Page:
The happy couple is in a canoe, smiling, lovingly holding on to each other as the sun sets in the west. In the river beside them is their photographer, Sharon Coker, wearing jeans, holding on to what appears to be a black trash bag with holes in it. Inside is her camera. Coker will tell you she’s not afraid to get dirty — or, in this case, wet.
Self-taught in photography and creativity, Coker brings that daring attitude to Fondren’s Mitchell Avenue this month where she’ll be right at home among funky, hip and fun. It’s also a perfect description of this fiery, bubbly red head who says she’ll pretty much do whatever she has to get what she needs to get.
A Brandon native, Coker came home after two years at Ole Miss to help care for an ailing family member. She had taken one film photography class there and knew she would focus on art — somehow, some way.
Her brother, sports photographer Robert Smith, gave her her first “real deal” camera as a wedding gift in 2007. That present — and husband Adam’s prodding — was the encouragement she needed to leave her medical billing job and follow her dream.
Coker started shooting portraits and weddings very traditionally to get hired. But over time, she has developed a style that can be described by the photos themselves: freeing, modern – beautiful.
When it comes to weddings, Coker says people are trying to get away from same old-same old. “My clients are more open-minded, especially as it comes to weddings that are tied to ritual,” she explains. “Everything is changing, from what you wear to the music. As couples get younger, so does the mindset. I’m fun and most of time, they like my approach to being fun.”
It also helps that Coker sees love for what it is and doesn’t have reservations about the shape it takes. “Love is love. I don’t have a judgmental view and I’m not scared of anything.” She already has 18 weddings booked for 2014 — and that’s before this weekend’s Premiere Bridal Show at the Jackson Convention Complex. She says, “I’m busy and blessed.”
Coker is detail oriented. From flowers to lashes to tips of shoes, people love that she captures the often missed moments of a very special day. “Being a bride (just five years ago), I never got to see anything on my wedding day,” she laughs. “It was a huge blur! People are shooing you from the cake to the dancing, so I try to document everything you might miss.”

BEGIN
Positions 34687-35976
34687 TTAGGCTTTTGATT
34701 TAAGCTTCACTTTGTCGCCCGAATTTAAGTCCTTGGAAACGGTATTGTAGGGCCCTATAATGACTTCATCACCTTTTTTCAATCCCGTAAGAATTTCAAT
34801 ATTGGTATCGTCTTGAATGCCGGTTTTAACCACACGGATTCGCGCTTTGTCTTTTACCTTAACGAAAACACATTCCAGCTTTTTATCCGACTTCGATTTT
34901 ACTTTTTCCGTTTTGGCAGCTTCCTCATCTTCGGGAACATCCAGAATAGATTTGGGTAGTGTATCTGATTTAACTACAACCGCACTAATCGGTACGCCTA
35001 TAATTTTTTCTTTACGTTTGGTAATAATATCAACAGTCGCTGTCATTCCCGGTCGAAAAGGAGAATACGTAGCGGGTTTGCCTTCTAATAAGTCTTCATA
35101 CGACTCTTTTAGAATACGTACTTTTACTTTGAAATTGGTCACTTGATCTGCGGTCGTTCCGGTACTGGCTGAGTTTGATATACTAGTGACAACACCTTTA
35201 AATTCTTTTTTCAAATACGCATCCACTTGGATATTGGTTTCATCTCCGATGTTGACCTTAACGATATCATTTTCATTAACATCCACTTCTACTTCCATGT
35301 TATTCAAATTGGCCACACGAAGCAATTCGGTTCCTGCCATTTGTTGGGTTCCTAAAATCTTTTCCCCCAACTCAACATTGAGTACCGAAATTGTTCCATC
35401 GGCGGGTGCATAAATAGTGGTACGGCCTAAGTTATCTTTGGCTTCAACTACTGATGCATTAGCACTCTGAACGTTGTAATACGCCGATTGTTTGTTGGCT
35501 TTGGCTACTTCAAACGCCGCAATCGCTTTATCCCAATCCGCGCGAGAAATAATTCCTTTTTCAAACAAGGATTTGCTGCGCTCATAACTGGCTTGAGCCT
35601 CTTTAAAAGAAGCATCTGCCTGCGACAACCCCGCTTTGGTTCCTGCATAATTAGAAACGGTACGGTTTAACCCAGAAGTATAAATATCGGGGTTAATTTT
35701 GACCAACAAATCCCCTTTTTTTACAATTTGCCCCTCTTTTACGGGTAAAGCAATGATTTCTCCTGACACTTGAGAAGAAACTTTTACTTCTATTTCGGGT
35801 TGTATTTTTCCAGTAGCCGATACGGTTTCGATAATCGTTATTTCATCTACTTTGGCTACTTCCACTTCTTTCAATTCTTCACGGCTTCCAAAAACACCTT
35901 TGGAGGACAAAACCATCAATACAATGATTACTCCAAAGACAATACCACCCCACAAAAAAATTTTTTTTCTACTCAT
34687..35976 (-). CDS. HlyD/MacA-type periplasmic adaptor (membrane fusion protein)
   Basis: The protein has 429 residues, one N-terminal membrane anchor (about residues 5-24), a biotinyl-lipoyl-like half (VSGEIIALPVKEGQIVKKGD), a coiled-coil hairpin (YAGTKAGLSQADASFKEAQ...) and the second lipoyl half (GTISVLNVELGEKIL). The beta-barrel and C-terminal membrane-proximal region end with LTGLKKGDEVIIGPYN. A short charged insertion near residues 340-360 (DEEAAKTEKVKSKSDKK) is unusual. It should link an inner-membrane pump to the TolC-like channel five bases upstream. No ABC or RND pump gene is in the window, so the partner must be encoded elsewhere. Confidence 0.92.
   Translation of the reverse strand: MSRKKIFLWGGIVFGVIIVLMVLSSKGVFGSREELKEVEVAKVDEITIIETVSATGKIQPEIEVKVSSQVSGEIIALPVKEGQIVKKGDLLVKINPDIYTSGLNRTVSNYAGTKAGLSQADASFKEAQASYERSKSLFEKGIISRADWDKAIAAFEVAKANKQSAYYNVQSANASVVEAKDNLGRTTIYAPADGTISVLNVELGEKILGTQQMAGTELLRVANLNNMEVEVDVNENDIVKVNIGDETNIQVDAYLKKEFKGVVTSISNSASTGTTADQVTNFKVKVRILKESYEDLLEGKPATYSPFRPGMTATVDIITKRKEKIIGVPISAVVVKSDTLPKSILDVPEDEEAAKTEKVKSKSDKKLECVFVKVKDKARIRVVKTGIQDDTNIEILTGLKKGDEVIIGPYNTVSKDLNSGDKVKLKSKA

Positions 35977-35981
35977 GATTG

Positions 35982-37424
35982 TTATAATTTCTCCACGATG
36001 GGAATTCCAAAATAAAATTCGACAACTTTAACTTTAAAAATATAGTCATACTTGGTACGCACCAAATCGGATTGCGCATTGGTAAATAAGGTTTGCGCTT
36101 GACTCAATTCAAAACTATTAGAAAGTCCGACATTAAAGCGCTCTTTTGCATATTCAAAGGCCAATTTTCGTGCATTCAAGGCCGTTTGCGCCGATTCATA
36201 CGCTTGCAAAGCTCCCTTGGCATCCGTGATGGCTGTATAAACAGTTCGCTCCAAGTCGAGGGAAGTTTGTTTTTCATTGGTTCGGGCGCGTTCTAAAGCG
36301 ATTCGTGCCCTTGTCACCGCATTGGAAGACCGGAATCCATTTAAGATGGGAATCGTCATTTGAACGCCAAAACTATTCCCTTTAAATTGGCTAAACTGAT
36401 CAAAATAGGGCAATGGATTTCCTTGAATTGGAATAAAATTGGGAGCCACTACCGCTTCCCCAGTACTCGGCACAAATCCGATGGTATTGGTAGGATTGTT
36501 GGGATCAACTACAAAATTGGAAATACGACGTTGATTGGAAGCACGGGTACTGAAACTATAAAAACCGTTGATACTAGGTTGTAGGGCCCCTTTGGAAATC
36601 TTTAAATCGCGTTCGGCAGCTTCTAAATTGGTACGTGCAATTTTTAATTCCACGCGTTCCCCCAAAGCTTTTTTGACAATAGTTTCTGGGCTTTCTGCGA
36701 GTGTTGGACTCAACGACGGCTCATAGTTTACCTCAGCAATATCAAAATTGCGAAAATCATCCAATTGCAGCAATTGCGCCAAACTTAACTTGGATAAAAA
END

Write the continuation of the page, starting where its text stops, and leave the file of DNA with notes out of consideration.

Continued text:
Having a studio has been a dream for years. Her new digs on Mitchell, in the former Shoebar at Pieces location, will give Coker freedom to explore another side of her business, something she calls “out of the ordinary.” “I want it to be so out of the box,” she says of her conceptual fashion photography. “I want it to be more than standing around modeling clothes. I have so many ideas and I’m itching to get them out.”
Helping her to flesh out those visions will be long-time pal, stylist and makeup artist Kate McNeely, co-owner of Coker’s next door neighboring business, Trim Salon. Models will go through hair and makeup and simply walk across the parking lot for a shoot, something Coker says was a no-brainer when deciding on a location for her studio.
It also helps that Coker says she already feels at home here. “With Kate at Trim, Jamie (Ainsworth) at Mulberry Dreams, the baristas at Sneaky Beans and Jason (Thomas) at Electric Dagger, there’s a group of people here just like me,” she says. “I love this little place.”
Tentatively opening the studio the first week of February, Coker says her walls will be a revolving display of local art and other photographers’ works. Counting Josh Hailey and Robby Followell among her influences, Coker says she wants to extend her arms to folks in the area to see if they want to collaborate. “This town has become a hubbub of good people. I want to embrace them because I want to be in this community a long time.”
A grand opening block party is planned for spring with food, a band, photo sessions and more. Visit www.sharoncoker.com or follow Sharon Coker Photography on Facebook and Instagram to see more of her work.